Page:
2005 Pros to Know

Supply & Demand Chain Executive honors the practitioners and providers that have proved to be 2005's thought-leaders


John Quist, Manufacturing Director, Cypress Semiconductor Corp. A frequent speaker on environmentally friendly manufacturing processes, Quist has more than 20 years of semiconductor manufacturing experience and is a recognized lead-free and manufacturing process expert. Over the past three years, he has led the effort with Cypress' manufacturing facilities and customers to implement the conversion to lead-free manufacturing, and he has spoken before industry audiences to educate the sector about the requirements of these looming regulatory requirements. “Green,” Quist says flatly, “is the future.” (See the article “Get the Lead Out!” on page 50 for more of Quist's views on this issue.)

Robert A. Rudzki, Chief Procurement Officer, Bayer Corporate and Business Services LLC With nearly 30 years experience in the supply chain field, Robert Rudzki today is responsible for providing materials management and procurement services to Bayer businesses in the NAFTA region through Bayer Corporate and Business Services (BCBS), a member of the worldwide Bayer Group. Rudzki also is a member of Bayer's global Community Council Procurement, which guides Bayer's global procurement activities. A firm believer in the use of e-sourcing tools, Rudzki has spearheaded the company's strategic sourcing efforts, which have resulted in more than $200 million in savings for the NAFTA region since 2001. In addition, he has led the company's North American procurement organization to market its services to outside clients, turning the procurement function into a bottom-line contributor for Bayer.

Quentin Samelson, Director, eSupply Strategy, Motorola In 2000, Samelson headed a team at Motorola to explore supplier e-commerce, an area in which the communications technology giant lagged. The result was the development of the Motorola Internet Negotiations Tool (MINT), which has captured savings in excess of $600 million so far — all without disruption to the company's long-standing supplier relationships. Samelson's initiatives with regard to MINT garnered Motorola the 2004 Edelman Award at the Institute for Operations Research and Management Sciences (INFORMS) annual meeting. Today Samelson is responsible for leading the Advanced Procurement Technology team at Motorola, which keeps the company abreast of leading-edge technologies and oversees their implementation. He has also shared his experiences and visions for supply management and sourcing at numerous industry conferences worldwide.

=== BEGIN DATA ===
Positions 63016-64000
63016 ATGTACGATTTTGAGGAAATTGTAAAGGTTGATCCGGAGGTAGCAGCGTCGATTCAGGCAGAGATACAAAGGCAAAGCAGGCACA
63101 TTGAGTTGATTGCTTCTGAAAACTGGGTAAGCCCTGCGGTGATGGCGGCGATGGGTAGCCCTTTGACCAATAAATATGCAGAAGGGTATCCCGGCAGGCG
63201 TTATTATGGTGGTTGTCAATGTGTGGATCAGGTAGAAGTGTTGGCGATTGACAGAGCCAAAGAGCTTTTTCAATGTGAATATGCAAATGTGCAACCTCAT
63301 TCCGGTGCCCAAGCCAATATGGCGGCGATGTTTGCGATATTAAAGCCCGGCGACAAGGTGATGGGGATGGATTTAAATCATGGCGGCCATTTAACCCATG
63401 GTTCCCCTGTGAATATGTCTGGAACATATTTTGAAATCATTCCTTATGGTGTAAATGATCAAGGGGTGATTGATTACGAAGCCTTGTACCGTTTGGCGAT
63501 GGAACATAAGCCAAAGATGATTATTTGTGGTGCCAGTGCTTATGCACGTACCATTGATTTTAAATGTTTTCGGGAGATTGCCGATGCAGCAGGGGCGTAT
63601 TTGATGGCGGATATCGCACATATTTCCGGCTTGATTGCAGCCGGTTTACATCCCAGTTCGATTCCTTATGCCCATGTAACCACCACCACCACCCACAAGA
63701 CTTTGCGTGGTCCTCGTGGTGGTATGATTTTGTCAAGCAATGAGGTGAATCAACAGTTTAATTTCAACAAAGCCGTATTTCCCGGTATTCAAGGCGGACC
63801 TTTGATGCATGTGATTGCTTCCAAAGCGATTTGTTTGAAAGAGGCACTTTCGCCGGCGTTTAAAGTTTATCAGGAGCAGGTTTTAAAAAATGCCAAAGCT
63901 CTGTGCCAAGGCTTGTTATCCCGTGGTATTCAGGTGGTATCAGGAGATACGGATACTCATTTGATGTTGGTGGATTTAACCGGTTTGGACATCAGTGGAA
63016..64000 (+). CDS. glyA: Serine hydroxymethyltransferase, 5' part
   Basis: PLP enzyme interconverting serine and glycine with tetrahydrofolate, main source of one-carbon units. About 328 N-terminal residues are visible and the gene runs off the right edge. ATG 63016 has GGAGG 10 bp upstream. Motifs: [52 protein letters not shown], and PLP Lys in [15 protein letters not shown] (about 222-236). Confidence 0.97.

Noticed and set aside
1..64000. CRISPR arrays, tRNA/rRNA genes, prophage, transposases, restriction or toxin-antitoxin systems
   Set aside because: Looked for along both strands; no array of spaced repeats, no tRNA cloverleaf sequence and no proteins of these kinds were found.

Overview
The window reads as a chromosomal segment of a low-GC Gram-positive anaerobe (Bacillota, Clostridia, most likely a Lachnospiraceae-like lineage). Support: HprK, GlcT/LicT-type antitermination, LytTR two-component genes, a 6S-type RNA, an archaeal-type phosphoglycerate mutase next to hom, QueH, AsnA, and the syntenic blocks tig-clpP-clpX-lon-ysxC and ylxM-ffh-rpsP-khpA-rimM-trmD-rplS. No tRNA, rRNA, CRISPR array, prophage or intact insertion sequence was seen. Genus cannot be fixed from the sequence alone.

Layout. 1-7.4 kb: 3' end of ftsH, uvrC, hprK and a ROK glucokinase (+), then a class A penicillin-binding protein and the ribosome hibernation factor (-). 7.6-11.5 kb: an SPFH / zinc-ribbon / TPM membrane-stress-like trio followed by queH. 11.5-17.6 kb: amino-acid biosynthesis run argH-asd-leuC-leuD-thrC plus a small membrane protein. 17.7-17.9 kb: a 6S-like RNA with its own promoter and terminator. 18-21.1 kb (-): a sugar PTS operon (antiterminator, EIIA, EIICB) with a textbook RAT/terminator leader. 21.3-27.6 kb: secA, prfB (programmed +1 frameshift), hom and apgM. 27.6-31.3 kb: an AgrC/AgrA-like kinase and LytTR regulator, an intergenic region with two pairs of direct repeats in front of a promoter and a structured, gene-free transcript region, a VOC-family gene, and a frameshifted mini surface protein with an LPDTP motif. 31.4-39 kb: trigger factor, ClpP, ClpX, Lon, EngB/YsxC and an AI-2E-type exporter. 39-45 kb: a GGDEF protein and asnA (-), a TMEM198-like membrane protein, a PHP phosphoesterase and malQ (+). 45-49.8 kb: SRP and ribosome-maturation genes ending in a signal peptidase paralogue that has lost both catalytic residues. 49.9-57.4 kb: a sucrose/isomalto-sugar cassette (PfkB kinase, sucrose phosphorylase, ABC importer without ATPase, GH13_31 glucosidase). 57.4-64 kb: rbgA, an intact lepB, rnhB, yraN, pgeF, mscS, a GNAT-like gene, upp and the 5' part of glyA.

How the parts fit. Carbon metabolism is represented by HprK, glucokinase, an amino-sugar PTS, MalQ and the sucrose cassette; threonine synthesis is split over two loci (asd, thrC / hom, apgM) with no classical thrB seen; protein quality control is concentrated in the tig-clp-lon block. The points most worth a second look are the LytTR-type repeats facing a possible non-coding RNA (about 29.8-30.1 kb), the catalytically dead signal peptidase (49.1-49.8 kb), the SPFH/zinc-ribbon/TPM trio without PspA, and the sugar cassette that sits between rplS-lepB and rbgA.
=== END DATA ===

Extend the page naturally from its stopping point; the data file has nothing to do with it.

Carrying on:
Steve Sherman, Vice President of Supply Chain Strategy and Business Simplification, Lucent Technologies The flexibility to change was what Lucent needed to survive the shakeup in the telecom market a few years ago, and that's exactly what Steve Sherman delivered. He transformed Lucent's manufacturing model by shifting 29 unwieldy internal factories to three smaller, focused Systems Integration Centers; reducing inventory levels from over $8 billion to less than $800 million; raising gross margin levels into the 40 percent range; and improving delivery performance by over 50 percent. As part of this undertaking, Sherman promoted a culture change for Lucent's leadership and employees, creating a supply chain network vision and focus that positioned the company as a systems and solution company. He was also an early proponent for fundamental target costing on Lucent's products and solutions, which led to a partnership between the supply chain team and the sales and product management teams to understand customer requirements and build margin-modeling tools.

Scott Singer, Director of Global General Procurement, United Technologies Corp. A 17-year veteran of UTC, Scott Singer stepped into his current role in February 2004, and he now oversees the company's worldwide general procurement initiative, UT500, which is credited with saving hundreds of millions of dollars annually through contract revisions, policy changes, streamlined processes and enhanced technology. So successful has the program been, in fact, that the company increased UT500's overall domestic savings goal to $1 billion by year-end from the original target of $500 million in three years. The program has also spurred a successful European program and an Asian version that will start this year. Formerly a director of procurement and sourcing for UTC division Sikorsky, Singer now reports to UTC Vice President of Supply Management Kent Brittan, himself a pioneer in applying technology to enable the supply chain (and a Pro to Know alum).

2005 Provider Pros to Know

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